The first time I found one of those stone filled baggies sitting on my driveway, I thought it was a very original way of advertising your landscaping business. And it worked in that I actually made an effort to read the small enclosed flyer.
Fast forward a decade later and, unless I clear them off the apron a couple of times a week, my driveway starts looking a lot like the remnants of a long-abandoned gravel quarry. And sure enough, another set of rocks was deposited this morning which I tossed into the trash without taking a second glance.
This, I believe, aptly describes the Sisyphean nature of trying to get your message out there. As soon as you get the boulder anywhere near the top of that mountain, it rolls right back down again or, in this case, a once interesting concept becomes just more white noise.
You either have to accept that a very small percentage of homeowners will read your stuff and adjust your expectations accordingly, or you have to come up with something that pops even more.
Then, like those shampoo label instructions insist, you have to consistently rinse and repeat.
The interesting thing is, the same dynamic applies to the too-regular pandering efforts of our political parties. With the 24 hour news cycle providing constant input and our national case of ADHD, even the best message generally fades away faster than a summer hailstone. But because, on rare occasion, someone’s sound byte does take off and exhibit staying power, the pols keep throwing the figurative spaghetti against the wall, hoping something sticks.
The thing is, it takes the unique confluence that occurred during the 2008 presidential election for that to happen. We were losing 750,000 jobs a month, two wars weren’t going well, and we had a gifted orator who relentlessly drove the “hope and change” message home. For the first time since Ronald Reagan’s first campaign, a sustained political sentiment carried the day.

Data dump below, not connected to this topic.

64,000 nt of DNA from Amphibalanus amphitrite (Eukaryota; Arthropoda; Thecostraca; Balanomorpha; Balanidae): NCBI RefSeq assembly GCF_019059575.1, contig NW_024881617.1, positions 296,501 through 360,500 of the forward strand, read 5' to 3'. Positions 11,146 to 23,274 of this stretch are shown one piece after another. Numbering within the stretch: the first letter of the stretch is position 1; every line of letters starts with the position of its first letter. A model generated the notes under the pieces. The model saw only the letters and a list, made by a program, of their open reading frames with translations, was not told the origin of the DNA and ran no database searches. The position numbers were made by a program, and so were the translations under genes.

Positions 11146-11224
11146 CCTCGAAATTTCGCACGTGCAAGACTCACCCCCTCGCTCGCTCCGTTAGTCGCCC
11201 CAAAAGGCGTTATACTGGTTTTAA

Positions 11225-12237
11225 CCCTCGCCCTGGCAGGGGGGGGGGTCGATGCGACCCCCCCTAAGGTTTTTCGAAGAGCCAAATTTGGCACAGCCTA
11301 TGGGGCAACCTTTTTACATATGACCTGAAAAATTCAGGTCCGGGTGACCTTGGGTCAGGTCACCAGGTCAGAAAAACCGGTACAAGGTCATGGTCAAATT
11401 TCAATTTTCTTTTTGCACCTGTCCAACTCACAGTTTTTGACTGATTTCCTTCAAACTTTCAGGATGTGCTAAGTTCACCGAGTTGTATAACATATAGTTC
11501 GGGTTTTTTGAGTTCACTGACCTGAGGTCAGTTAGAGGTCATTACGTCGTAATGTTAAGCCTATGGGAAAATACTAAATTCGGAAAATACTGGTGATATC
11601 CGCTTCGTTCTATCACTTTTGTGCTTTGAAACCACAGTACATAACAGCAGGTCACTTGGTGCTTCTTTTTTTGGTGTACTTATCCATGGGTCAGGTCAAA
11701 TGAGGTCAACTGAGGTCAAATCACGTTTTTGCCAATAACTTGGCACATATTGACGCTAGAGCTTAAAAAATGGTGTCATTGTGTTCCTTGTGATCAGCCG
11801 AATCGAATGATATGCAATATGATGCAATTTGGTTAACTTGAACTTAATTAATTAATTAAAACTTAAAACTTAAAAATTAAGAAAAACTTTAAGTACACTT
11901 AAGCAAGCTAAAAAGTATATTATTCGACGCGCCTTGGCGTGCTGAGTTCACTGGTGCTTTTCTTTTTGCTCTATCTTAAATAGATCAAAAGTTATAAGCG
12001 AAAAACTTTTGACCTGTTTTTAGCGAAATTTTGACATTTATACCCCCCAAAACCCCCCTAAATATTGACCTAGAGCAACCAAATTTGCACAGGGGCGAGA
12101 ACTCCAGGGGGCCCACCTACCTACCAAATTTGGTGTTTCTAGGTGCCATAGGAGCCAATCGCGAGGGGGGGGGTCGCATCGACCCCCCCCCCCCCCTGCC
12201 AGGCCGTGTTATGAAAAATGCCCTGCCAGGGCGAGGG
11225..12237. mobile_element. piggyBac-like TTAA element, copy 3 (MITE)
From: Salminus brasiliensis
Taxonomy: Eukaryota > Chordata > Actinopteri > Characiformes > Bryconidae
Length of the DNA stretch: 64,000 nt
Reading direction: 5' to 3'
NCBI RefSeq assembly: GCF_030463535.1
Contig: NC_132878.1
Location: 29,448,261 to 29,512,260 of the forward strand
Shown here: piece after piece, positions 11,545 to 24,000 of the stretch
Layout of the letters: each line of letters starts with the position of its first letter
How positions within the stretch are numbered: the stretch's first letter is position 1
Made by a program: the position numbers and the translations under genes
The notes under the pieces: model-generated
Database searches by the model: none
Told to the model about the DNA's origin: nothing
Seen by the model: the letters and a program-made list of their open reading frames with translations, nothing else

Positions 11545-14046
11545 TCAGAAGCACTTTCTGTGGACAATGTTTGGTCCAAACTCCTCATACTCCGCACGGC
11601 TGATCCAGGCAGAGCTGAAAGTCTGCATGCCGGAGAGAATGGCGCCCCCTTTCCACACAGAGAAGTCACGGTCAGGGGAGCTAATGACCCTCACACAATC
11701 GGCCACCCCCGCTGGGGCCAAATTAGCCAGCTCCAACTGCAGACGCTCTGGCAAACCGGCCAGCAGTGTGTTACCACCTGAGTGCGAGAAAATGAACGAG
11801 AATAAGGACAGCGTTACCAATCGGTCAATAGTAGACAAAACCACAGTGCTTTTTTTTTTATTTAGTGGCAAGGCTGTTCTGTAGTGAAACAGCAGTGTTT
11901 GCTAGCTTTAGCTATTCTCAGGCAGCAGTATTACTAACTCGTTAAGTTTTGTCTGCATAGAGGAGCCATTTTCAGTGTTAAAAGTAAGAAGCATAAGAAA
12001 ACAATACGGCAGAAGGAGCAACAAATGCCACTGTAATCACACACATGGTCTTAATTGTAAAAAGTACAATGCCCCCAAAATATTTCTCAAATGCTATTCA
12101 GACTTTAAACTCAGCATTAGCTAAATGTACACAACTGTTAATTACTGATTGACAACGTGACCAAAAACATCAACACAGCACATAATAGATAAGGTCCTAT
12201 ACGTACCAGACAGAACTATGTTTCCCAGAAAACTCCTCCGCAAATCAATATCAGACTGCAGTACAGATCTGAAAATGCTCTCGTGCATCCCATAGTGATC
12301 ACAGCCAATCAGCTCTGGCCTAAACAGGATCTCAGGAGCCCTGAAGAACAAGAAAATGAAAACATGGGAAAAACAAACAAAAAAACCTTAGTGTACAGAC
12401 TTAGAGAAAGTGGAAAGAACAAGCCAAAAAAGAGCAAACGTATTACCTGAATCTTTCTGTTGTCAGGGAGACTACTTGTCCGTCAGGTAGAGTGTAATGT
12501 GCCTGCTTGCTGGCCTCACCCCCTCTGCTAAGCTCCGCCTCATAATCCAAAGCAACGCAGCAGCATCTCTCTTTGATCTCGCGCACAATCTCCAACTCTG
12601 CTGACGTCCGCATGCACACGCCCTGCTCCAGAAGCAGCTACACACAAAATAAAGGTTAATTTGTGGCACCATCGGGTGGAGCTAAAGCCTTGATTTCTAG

But despite the fact that virtually none of these partisan thrusts ever gain any real traction, buoyed by the cheers of the choir to whom they preach, it doesn’t stop the folks in Washington from coming up with their next silly slogan.
The problem is, like it is with our landscaping stone throwers, you have to come up with an ever increasing list of crazier contentions to get anyone’s attention. And, in a kind of hoist by their own petard circular circumstance, that’s exactly what the Republican Party is doing.
Mainstream Republicans – we’re not talking about the crazies here – have shut down the government, attempted to repeal the Affordable care act 50 times, and basically accused the President of everything short of treason, but none of it’s sent him fleeing back to Kenya.
Sure, his approval rating has taken a hit, but it’s not that far off the second term average and Congress’s 15 percent makes his 41 percent look stellar.
So now, to continually feed that eternally ravenous conservative beast, the GOP has to come up with something even bigger to keep their minions from turning on them. And just when I thought they had nowhere left to go, they managed to surprise me and pull it off!
It started with Sarah Palin getting the impeachment ball rolling, which, given her sliding media personality fortunes, might’ve been ignored had not the House moved forward with a lawsuit against the President over a variety of executive orders.
And while suing the President will certainly stir up your base, 60 percent of Americans are not amused.
However, in a massive irony, even House Speaker Boehner clearly understands how damaging any impeachment proceedings will be because a full two-thirds of the country is against that prospect.
In fact, Boehner even went as far as calling this move a ploy on the part of Democrats to rally their faithful and win November votes. But that insight didn’t stop him and his House cohorts from suing the President.
This, of course, begs the question, “what’s next?” Just how do the Republicans plan on topping themselves next time?
The truly fascinating thing is, they either have to make an effort to do just that, or finally get back to governing and risk incurring the Tea Party’s black and white wrath. All I can say is, it will be very interesting to see what happens when the leaves start turning colors.